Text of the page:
The configuration of a third alternate embodiment of the cover layer of resilient material 28 can best be seen in FIG. 5, which is an enlarged cross sectional view taken on line 5--5 of FIG. 1, illustrating a third alternate embodiment of the cover layer of the present invention with square-parallelepiped-shaped magnets filling voids therein, and as such will be discussed with reference thereto.

The third alternate embodiment of the cover layer of resilient material 28 includes a cover layer plurality of square-parallelepiped-shaped permanent magnets 40, each of which filling a cover layer void 42 in each projection of the cover layer plurality of hemispherically-shaped projections 30 of the cover layer of resilient material 28, and not contacting the core outer longitudinal surface 26 of the elongated, slender, and slightly downwardly tapering cylindrically-shaped core 20.

It will be understood that each of the elements described above, or two or more together, may also find a useful application in other types of constructions differing from the types described above.

While the invention has been illustrated and described as embodied in a healthy golf club grip, however, it is not limited to the details shown, since it will be understood that various omissions, modifications, substitutions and changes in the forms and details of the device illustrated and its operation can be made by those skilled in the art without departing in any way from the spirit of the present invention.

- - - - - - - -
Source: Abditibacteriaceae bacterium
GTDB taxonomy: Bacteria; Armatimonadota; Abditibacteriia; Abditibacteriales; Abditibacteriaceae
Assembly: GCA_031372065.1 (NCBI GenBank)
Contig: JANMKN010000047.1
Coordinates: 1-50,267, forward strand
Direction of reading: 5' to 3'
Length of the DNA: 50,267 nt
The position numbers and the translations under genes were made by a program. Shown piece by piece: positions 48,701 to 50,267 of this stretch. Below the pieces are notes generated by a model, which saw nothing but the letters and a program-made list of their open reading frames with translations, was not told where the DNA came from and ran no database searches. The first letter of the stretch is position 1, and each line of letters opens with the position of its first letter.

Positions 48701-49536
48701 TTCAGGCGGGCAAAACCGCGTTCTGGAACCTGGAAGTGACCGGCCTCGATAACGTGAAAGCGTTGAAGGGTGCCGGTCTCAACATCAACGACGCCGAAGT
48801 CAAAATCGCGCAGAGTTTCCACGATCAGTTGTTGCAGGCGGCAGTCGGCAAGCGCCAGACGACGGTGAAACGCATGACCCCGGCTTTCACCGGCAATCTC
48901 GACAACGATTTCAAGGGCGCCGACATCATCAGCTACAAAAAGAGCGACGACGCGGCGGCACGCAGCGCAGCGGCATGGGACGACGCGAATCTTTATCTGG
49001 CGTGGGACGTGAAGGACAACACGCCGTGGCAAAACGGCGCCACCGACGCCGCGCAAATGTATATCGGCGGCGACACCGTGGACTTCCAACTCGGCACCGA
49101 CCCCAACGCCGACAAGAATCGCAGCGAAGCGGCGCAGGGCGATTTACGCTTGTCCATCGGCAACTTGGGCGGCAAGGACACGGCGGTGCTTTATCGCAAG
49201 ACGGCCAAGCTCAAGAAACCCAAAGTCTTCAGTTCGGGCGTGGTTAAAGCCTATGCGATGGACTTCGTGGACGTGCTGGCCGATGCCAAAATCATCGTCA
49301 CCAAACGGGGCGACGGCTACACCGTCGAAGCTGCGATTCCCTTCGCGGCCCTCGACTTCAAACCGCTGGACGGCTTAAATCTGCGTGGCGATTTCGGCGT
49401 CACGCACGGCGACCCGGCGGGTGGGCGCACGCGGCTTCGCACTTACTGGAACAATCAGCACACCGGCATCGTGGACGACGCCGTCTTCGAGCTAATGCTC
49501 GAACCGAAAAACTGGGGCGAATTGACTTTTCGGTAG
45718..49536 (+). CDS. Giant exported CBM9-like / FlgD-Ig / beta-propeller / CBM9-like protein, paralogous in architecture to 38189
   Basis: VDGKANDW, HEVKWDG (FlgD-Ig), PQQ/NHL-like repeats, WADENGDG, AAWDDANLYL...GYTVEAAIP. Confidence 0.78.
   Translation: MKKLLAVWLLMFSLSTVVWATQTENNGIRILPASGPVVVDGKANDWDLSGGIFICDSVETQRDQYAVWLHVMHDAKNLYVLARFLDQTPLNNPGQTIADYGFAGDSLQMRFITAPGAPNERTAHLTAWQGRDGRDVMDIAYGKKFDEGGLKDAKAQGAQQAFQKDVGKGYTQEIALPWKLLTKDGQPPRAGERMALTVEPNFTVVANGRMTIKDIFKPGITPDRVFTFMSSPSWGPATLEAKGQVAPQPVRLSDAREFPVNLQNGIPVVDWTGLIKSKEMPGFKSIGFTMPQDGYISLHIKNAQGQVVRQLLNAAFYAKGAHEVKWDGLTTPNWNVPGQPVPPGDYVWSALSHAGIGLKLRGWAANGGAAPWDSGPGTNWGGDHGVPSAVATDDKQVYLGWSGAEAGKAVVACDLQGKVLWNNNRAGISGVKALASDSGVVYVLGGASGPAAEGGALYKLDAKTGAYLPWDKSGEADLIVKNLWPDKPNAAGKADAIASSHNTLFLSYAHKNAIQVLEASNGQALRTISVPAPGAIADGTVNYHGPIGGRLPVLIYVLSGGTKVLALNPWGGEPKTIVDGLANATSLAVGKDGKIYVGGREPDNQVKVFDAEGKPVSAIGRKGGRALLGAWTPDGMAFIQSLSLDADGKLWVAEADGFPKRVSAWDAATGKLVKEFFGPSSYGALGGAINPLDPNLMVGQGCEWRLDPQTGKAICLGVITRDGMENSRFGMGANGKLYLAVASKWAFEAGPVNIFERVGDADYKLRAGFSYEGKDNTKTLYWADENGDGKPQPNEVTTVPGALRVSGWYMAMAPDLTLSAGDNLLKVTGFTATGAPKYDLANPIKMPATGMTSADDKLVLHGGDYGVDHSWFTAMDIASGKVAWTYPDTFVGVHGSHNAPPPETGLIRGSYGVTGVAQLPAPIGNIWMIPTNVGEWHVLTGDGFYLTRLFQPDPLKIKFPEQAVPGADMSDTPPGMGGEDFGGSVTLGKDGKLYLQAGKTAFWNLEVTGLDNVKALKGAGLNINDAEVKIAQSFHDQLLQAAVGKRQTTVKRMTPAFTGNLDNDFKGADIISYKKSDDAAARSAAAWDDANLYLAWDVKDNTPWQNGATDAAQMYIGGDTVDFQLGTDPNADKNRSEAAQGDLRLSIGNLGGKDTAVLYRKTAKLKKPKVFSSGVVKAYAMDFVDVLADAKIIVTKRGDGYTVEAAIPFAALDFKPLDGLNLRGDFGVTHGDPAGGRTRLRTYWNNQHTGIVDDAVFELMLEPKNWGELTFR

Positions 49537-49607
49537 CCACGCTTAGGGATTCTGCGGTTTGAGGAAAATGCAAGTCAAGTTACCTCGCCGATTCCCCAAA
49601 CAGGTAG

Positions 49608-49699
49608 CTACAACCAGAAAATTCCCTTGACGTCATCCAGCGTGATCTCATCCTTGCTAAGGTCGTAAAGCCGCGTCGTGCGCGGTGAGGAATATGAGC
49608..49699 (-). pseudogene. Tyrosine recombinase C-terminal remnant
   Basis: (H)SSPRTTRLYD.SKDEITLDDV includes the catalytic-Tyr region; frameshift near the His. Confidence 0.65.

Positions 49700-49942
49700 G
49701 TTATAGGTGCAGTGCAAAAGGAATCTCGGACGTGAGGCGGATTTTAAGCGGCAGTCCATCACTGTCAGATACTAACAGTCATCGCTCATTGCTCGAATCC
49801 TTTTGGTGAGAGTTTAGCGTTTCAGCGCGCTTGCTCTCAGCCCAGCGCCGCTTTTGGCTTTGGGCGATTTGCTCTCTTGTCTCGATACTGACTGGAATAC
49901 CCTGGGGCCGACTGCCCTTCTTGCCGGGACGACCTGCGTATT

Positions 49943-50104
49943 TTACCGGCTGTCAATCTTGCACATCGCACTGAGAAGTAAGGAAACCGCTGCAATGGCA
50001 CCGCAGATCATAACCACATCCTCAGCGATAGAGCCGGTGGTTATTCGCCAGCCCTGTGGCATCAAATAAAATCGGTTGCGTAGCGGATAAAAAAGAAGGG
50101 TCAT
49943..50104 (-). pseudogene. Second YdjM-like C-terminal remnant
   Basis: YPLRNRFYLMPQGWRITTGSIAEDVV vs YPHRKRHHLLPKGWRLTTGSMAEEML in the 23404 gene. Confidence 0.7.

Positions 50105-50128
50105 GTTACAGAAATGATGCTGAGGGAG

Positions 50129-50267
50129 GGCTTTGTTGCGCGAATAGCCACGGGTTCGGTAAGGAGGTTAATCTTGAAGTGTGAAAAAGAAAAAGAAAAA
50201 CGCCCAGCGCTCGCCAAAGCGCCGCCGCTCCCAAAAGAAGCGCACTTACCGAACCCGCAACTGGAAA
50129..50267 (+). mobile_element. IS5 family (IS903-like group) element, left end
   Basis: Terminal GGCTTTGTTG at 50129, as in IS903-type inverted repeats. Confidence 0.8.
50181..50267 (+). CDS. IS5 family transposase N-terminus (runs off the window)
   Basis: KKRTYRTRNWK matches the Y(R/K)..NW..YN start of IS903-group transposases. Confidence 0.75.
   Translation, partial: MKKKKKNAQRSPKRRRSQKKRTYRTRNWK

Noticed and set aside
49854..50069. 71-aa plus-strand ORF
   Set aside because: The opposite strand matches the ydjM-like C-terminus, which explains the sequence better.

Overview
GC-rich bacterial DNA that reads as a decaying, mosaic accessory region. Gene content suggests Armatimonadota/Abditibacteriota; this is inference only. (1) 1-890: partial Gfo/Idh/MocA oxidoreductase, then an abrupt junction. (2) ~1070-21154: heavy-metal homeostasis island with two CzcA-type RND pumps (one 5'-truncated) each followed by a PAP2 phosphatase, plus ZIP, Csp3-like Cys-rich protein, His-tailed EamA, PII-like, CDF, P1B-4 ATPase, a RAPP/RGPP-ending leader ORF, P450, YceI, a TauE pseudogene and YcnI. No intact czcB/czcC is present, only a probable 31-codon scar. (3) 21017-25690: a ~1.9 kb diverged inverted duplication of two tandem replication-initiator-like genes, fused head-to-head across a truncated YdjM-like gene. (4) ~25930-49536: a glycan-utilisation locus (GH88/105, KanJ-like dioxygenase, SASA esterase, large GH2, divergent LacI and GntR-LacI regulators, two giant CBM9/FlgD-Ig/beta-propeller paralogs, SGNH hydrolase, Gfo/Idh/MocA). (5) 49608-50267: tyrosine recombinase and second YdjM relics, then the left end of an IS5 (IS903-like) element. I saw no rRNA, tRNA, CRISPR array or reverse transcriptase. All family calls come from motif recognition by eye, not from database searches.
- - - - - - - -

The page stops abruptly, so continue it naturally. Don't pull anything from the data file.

Without further analysis, the foregoing will so fully reveal the gist of the present invention that others can, by applying current knowledge, readily adapt it for various applications without omitting features that, from the standpoint of prior art, fairly constitute characteristics of the generic or specific aspects of this invention.

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Referenced by
Citing PatentFiling datePublication dateApplicantTitle
US6666777Aug 28, 2002Dec 23, 2003Lamkin Corp.Partial cord golf grip and method of making same
US6739021 *Jan 10, 2001May 25, 2004Billy RabelloTherapeutic magnetic hand wrap or grip
US7189168 *Jun 3, 2005Mar 13, 2007Chin-Pai LinGolf club grip
US7651419 *May 16, 2007Jan 26, 2010Adolf BrunnerHandle providing shock absorption
US7703179 *Nov 9, 2001Apr 27, 20103M Innovative Properties CompanyMicroreplicated surface
US8424164 *Jul 5, 2011Apr 23, 2013Eaton CorporationFlexible grip with partially textured surface and method of making same
US8424943May 19, 2011Apr 23, 2013Terry HarrisMagnetic retrieval system for a golf club
US20120137472 *Jul 5, 2011Jun 7, 2012Eaton CorporationFlexible grip with partially textured surface and method of making same
US20120160972 *Mar 8, 2011Jun 28, 2012Hon Hai Precision Industry Co., Ltd.Keyboard with wrist support
DE102004052681B4 *Oct 29, 2004Dec 9, 2010Daniel ChoeHandgriff
Classifications
U.S. Classification473/303
International ClassificationA63B53/14, A61H39/00
Cooperative ClassificationA61H2201/10, A61H39/00, A61N2/00, A63B53/14
European ClassificationA63B53/14
Legal Events
DateCodeEventDescription
Oct 15, 2002FPExpired due to failure to pay maintenance fee
Effective date: 20020818
Aug 19, 2002LAPSLapse for failure to pay maintenance fees
Mar 5, 2002REMIMaintenance fee reminder mailed